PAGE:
Reed Hastings is wrong: A school board member’s defense

By Matt Haney, San José Mercury News, 03/14/2014 [n.b. see “Charter Schools goal: Get rid of School Boards'” on YouTube for an excerpt from Hastings’ statement]

Earlier this month, in a keynote speech before the California Charter Schools Association, Netflix CEO Reed Hastings called for the end of democratically elected school boards.

As he put it, the “fundamental problem” with school districts is that they “do not get to choose their boards,” leading to poor long-term planning and less stable governance. He then announced a goal to grow charter schools in California from 8 percent to 90 percent of all students, essentially eliminating the role of elected school boards and replacing them with privately appointed charter boards.

Hastings isn’t just doing his best impression of Frank Underwood from the Netflix show “House of Cards.” He is a billionaire former member of the California State Board of Education, and he is part of a powerful national movement to reduce the role of local school boards and rapidly grow corporate school governance.

So it is important to make something crystal clear: School boards are not an anachronistic carry-over from the years of the one-room schoolhouse. The role of school boards is inextricably linked with the very existence and purpose of public schools.

School boards exist because public schools belong to and are directly accountable to the communities they serve. That is what makes them public.

When a perspective is missing from the board, a community can elect someone to represent it. When the curriculum, budget or policies don’t reflect the values or priorities of a community, such as discipline policies that push out black and Latino students, the people can change that.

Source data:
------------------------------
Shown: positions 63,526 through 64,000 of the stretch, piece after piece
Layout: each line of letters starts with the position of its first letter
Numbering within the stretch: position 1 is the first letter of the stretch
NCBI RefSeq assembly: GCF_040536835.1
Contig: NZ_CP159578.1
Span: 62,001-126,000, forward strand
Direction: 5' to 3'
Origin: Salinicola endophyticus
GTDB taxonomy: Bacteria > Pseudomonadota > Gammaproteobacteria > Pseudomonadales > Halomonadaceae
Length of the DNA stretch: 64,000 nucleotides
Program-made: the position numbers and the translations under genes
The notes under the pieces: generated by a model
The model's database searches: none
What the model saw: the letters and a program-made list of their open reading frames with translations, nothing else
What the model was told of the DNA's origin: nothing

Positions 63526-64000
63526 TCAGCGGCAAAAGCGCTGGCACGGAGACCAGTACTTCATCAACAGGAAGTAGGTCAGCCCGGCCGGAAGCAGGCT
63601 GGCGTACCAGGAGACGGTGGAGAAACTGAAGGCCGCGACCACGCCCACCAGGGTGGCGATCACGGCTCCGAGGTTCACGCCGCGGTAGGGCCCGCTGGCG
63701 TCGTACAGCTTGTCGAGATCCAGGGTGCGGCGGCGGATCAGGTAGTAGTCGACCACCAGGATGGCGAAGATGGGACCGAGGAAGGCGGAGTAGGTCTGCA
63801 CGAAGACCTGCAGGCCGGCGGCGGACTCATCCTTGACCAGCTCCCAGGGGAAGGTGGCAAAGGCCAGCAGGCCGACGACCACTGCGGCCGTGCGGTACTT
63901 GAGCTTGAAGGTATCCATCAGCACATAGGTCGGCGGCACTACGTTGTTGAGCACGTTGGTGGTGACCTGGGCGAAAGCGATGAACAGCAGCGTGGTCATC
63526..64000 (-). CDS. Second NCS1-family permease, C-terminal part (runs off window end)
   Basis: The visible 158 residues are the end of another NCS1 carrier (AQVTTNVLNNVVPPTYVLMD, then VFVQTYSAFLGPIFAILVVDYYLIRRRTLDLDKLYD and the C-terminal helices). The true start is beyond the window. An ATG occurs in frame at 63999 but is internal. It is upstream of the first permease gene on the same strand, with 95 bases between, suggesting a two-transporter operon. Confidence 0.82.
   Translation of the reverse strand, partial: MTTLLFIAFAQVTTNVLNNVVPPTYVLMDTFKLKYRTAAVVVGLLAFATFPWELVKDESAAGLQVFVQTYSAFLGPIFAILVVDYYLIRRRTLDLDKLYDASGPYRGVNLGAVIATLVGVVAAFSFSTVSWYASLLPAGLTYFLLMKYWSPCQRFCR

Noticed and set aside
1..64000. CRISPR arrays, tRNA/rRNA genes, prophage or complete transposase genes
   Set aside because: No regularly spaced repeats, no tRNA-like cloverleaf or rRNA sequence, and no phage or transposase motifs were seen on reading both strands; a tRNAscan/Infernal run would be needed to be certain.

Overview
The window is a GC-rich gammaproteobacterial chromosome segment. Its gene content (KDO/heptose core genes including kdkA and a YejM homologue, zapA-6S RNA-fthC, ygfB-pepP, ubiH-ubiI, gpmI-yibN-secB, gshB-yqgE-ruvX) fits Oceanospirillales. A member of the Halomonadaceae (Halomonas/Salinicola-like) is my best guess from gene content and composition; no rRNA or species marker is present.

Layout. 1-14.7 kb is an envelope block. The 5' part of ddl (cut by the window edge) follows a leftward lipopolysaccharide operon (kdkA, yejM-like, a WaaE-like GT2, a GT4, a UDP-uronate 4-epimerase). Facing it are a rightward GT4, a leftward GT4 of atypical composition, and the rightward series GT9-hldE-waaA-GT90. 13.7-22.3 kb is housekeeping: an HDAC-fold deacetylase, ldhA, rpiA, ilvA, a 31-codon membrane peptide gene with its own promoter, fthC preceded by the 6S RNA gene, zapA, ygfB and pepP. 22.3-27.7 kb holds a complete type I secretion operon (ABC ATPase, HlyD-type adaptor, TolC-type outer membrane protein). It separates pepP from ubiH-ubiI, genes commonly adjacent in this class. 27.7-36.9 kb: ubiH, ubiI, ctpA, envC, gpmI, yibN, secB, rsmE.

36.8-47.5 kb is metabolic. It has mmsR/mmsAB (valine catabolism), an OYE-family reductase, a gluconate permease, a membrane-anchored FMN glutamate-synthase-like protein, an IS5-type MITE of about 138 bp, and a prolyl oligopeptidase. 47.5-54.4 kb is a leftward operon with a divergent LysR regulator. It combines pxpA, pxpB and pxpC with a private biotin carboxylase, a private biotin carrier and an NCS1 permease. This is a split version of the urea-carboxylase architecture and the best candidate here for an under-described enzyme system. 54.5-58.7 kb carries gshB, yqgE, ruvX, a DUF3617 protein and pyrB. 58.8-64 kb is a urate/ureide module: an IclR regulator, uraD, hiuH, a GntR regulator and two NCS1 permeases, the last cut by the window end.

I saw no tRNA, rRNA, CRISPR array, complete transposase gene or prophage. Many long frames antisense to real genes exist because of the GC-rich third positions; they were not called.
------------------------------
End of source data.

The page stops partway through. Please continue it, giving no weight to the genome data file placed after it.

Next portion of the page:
Bureaucrats or benevolent billionaires alone will never suffice. Without elected school boards, there is no accountability to the community. It doesn’t work perfectly, but that’s our collective challenge as a democracy. As Winston Churchill said, “Democracy is the worst form of government, except for all the others.”

Charter boards, often comprised of the wealthy and connected, are no guarantee of sound long-term planning and governance either. Just as there is no evidence that charter schools outperform district schools, there is no evidence that charter boards are more effective, informed or strategic than elected school boards.

In fact, poor financial management has plagued countless charter boards. Even at their best, they are structured to focus on their financial or organizational interest rather than the public interest. …

read more at San José Mercury News

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